The Federal Communications Commission is expected to propose new rules on the use of data brokers, internet addresses and other identifiers in its proposed net neutrality rules next month.
The agency will begin the rulemaking process after issuing a draft rule on May 13.
The draft proposal, which would require ISPs to provide a list of all identifiers they use to track traffic and the number of requests they process per week, is the first step toward a final rule.
The FCC is also looking at whether ISPs should be required to track their users’ online activity to make sure they are complying with the rules.
The draft rule would also require internet providers to ensure that any data they process is used in the way that is intended by the law, according to a draft of the rule released Thursday.
The FCC’s draft rule does not include a requirement for ISPs to share their data with the government, which it has been urging for years.
Internet providers are already required to comply with a number of government requests, including when they seek to prevent or throttle online content, block ads or otherwise interfere with users’ ability to access the internet.
However, the FCC is looking for a way to require internet service providers to use data for law enforcement and to share data with a third party that has a legal right to know about it, such as the government.
Privacy advocates say the FCC should be requiring internet providers not to share information with third parties, which they argue would help prevent the NSA and other intelligence agencies from collecting and storing information.
“I think it’s very important for us to have strong rules on how ISPs are supposed to use their information, but it’s important to make them clear that they should not share it with anyone other than the government,” said Caitlin Hall, executive director of the Center for Democracy and Technology.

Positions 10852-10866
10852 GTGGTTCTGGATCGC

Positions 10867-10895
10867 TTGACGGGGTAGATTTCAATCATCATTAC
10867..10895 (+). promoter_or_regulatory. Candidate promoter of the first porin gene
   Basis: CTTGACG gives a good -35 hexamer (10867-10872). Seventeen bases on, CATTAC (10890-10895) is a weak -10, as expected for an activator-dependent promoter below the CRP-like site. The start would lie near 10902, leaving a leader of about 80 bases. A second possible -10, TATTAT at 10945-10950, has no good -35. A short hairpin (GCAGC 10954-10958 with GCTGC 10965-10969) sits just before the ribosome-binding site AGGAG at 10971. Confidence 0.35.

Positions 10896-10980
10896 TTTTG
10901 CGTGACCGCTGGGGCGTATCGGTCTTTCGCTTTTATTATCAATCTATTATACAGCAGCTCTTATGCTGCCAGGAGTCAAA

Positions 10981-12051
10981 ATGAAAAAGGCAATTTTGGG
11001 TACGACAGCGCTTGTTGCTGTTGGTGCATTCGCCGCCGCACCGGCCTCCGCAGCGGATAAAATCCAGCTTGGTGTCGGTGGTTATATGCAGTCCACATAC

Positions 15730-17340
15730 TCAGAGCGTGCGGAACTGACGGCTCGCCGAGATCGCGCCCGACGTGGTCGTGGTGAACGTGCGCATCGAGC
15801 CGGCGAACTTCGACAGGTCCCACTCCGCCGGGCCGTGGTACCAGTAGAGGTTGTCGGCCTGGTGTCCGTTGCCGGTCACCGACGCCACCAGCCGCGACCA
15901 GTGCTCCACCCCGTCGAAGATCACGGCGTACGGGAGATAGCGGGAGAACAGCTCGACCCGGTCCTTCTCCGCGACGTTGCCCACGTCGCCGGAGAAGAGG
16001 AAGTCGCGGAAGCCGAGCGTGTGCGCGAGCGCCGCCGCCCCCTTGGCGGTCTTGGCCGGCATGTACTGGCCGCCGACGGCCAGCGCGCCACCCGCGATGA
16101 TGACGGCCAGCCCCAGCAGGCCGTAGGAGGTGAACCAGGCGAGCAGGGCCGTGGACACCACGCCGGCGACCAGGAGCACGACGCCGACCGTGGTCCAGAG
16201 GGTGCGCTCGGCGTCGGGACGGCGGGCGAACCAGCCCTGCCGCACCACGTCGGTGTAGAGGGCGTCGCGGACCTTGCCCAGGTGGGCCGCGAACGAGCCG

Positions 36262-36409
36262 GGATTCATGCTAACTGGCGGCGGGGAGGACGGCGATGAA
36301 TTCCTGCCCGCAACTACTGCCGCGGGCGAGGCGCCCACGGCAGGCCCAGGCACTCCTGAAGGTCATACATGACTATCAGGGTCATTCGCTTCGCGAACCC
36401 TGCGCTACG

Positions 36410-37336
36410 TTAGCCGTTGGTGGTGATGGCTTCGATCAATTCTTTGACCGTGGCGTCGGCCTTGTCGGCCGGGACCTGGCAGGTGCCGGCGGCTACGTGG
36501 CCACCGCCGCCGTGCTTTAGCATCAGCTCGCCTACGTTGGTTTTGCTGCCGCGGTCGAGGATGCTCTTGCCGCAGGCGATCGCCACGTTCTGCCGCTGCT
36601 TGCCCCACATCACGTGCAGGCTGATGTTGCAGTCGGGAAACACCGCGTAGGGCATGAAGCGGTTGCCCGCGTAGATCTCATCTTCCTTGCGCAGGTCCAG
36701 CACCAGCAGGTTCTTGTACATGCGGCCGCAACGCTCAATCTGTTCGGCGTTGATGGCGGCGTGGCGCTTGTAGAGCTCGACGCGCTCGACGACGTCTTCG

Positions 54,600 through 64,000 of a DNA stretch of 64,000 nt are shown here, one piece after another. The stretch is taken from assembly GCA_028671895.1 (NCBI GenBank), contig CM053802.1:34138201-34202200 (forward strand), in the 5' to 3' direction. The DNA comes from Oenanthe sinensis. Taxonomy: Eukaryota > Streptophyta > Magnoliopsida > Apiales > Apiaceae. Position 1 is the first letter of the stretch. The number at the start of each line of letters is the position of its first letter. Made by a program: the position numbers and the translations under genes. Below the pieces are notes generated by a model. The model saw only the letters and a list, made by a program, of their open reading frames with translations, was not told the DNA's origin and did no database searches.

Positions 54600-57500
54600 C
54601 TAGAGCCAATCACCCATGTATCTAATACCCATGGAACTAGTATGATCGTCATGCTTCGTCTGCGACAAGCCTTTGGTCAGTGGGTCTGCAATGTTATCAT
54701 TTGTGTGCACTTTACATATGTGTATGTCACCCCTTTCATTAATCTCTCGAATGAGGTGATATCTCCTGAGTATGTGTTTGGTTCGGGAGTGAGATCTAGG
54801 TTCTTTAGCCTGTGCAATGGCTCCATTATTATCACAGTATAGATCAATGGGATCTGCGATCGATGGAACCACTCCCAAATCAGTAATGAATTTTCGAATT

“That’s why I think the FCC would be better served by requiring internet service companies to share the information with the public rather than simply requiring them to put a list on the internet where you can look up who has access to what information.”
The FCC previously proposed requiring ISPs to use a “reasonable technical method” to determine if their data is being used for law-enforcement purposes.
Critics of the FCC’s proposal say the agency has been silent on the issue.
A draft of FCC Chairman Ajit Pai’s proposed net-neutrality rules shows the agency is working on an internet-neutral rules proposal.
The plan would require internet services to give consumers an opt-out of their service if they do not want it to be used for government purposes.
Internet service providers could also be required under the draft to provide customers with a “data retention” tool, which will allow internet service customers to keep a record of all the websites and other data they have accessed.
The draft also calls for ISPs not to block access to websites that are not “necessary” for customers’ access to them, and it would require service providers not just to protect the privacy of their users, but also the security of their network.
The proposal would also provide “fair use” protections to allow for content that is free from copyright infringement.
The National Association of Broadcasters, a trade group, said in a statement that it was “delighted that the FCC has recognized that broadband is a service and that consumers deserve to be able to access it without being tracked or targeted by their ISP.”
The NCTA says the proposal would protect the right to access information on the Internet and protect the open internet by ensuring that broadband providers do not unfairly restrict access to content.
Follow USA TODAY reporter Borys Wrzesnewski on Twitter: @BorysWrzesnews